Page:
Children working on the street
Sinethemba youth development centre’s long battle to get children off the streets remains a huge challenge to the organisation.
Knysna-Plett Herald posted a story on the KPH Facebook page on 2 November, which reflected that the mission is reaching a gloomy milestone as this phenomenon of children working on the streets increases.
This is according to director Michael Smith, who said the number of children selling vegetables at the Knysna taxi rank and roaming the streets during school time has increased in the past year.
Smith, who is constantly fighting to keep youngsters off the streets, expressed this concern during the organisation’s AGM on 11 October at the Old Gaol museum.
On the issue of working children, Smith said, “This is a growing concern. I’ve had several meetings with the police, made contact with the Department of Labour and don’t have anything to show for it but a constant headache.”
He said not only are minors as young as nine to 10 years old seen at the rank but also in Hornlee at the back of trading bakkies, selling vegetables.
What most locals don’t understand, he said, is that when they give these minors food, money or clothes out of pity they are basically condoning their behaviour, which keeps them on the streets.
Smith said the organisation is focusing on early intervention, reaching out to these children before they drop out or end up on the streets, which includes their staff visiting schools.
“We deal with children from the age of 12, but what is alarming these days is seeing children as young as nine or 10 dropping out,” said Smith.
Operations manager Sonia Thomas said, “These children do not drop out by choice. Academically they do not cope and if this is not detected during the early stages then it easily leads to them being mischievous because they desire attention, and eventually they are either expelled or become dropouts.”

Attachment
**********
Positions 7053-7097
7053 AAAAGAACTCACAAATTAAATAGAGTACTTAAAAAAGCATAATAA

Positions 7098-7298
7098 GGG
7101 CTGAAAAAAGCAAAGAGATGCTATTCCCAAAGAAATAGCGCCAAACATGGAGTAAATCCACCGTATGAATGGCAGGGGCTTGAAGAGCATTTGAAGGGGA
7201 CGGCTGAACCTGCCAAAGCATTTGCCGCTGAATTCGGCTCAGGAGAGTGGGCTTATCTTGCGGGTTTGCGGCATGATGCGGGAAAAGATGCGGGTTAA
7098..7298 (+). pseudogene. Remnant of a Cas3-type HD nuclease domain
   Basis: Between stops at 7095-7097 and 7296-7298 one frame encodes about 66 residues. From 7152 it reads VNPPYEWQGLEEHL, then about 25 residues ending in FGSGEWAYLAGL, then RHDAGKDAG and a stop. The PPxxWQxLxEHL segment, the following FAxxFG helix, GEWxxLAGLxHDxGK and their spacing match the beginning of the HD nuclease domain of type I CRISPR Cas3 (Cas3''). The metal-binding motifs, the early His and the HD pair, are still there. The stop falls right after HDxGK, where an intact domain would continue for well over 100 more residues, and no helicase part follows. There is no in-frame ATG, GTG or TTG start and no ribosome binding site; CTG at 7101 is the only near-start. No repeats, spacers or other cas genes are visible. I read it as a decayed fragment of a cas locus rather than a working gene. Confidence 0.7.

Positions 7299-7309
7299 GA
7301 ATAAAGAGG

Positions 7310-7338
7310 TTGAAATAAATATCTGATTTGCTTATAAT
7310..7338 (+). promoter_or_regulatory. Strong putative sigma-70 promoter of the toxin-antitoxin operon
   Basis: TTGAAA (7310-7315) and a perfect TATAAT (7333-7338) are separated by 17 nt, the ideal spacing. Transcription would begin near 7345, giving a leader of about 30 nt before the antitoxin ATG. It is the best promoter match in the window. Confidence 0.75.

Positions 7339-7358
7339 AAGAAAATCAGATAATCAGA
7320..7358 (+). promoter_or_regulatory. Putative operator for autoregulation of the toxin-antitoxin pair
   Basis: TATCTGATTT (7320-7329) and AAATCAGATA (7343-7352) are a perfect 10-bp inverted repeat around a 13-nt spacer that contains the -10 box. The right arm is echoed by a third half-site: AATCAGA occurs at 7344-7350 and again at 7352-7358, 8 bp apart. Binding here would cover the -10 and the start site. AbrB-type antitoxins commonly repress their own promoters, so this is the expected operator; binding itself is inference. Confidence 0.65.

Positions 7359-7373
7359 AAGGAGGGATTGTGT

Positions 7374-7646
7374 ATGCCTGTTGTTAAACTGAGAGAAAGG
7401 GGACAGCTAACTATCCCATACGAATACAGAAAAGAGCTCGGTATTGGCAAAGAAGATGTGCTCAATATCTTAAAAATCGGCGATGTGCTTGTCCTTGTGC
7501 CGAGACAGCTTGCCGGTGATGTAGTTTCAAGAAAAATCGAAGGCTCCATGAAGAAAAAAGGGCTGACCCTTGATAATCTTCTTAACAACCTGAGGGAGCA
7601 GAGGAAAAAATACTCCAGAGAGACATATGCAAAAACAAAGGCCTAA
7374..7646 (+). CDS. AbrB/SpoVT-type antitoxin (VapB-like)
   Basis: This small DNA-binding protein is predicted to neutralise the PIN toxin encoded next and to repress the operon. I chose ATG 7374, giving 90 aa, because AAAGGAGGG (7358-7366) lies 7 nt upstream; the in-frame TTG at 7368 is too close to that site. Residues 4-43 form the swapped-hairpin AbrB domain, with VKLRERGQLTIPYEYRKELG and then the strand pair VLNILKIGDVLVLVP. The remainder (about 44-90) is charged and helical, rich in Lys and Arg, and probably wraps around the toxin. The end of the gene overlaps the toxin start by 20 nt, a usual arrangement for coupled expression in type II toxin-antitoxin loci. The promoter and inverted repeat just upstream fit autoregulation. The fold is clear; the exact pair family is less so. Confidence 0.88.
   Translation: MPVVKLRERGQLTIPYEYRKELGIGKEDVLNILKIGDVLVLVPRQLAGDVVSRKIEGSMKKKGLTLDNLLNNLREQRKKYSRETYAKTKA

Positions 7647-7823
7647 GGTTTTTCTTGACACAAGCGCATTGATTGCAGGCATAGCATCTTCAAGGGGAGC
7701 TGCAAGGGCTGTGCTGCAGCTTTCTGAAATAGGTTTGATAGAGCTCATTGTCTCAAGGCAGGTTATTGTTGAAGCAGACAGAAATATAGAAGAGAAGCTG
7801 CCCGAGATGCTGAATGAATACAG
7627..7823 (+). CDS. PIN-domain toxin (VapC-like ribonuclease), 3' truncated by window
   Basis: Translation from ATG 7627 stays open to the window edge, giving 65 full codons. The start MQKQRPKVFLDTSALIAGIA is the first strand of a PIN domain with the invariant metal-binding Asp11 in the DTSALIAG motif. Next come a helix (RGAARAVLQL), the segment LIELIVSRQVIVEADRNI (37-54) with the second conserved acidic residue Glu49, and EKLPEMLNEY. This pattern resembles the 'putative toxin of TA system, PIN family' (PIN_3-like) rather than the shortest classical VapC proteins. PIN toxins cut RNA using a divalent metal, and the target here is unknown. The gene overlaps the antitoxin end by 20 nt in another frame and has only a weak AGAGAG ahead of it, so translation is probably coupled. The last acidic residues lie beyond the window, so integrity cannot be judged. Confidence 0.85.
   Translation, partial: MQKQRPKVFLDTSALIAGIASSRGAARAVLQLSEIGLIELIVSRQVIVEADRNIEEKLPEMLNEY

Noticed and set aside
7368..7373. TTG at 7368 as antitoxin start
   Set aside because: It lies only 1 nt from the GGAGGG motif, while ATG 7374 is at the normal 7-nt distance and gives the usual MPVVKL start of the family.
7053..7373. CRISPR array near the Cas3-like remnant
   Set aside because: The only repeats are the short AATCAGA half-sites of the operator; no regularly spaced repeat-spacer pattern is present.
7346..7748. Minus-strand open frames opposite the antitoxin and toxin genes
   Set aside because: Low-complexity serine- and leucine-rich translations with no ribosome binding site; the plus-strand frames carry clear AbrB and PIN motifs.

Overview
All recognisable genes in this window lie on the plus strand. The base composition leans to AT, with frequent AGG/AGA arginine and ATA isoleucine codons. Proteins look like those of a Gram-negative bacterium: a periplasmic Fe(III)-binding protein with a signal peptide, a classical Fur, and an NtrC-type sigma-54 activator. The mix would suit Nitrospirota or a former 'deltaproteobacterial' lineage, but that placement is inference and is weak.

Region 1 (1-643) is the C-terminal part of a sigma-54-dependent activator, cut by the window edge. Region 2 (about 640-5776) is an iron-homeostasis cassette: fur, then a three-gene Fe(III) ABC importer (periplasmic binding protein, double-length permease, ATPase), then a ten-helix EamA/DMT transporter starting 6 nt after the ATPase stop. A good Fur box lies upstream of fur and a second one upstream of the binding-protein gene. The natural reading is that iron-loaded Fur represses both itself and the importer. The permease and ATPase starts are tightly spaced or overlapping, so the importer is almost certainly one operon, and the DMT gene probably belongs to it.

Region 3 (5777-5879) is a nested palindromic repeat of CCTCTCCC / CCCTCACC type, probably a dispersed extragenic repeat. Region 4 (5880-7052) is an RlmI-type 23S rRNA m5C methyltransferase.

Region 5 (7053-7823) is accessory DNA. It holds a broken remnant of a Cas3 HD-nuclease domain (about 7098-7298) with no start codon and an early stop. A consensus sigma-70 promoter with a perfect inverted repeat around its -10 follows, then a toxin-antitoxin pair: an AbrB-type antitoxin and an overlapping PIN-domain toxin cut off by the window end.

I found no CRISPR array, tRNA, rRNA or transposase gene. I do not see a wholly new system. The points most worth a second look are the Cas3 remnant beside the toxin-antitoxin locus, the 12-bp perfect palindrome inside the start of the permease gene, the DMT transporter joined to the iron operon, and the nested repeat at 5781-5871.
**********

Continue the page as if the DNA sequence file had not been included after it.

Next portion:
She said that part of their intervention programme is to work closely with schools and parents.
“The programme is going well and parents really need to be helped. We meet with them at a local church in their area and meet with the children at school,” continued Thomas. “The children’s performance improved, the communication between them and their parents and teachers has also improved, so really, early intervention is vital.”
Sarie le Chat, deputy director of the Labour Centre in Knysna, said they have reported the matter to their provincial chief inspector and the department is currently busy with the investigation.
Judith van der Walt Blaauw said, “They are actually selling drugs, the fruit is just a show.”
Another, Brian Gerard Hart, said, “Poverty increases, Knysna municipality are duty bound to do economic development, which starts with education and skills development…”
Mxolisi Bucwa said he has also noticed the increase of young boys (roughly 12 years old) selling vegetables and fruit during school hours.
Ann Tunstall applauded Sinethemba and said, “Sinethemba has done remarkably well over many years to keep street children off the streets, to help them and provide for them. Sinethemba needs our support in Knysna.” Lorraine Opperman asked, “Waar is daardie kinders se ouers? (Where are those children’s parents?)”
“Social workers [need] to do their work, am sure most of them are [still] getting child support grant [but] [are] still not at school during school hours,” said Yoliswa Ngcanga.
The number of minors selling vegetables at the Knysna taxi rank during school hours has increased.
Children like this boy can be seen at the taxi rank or in bakkies selling vegetables, instead of being in classrooms.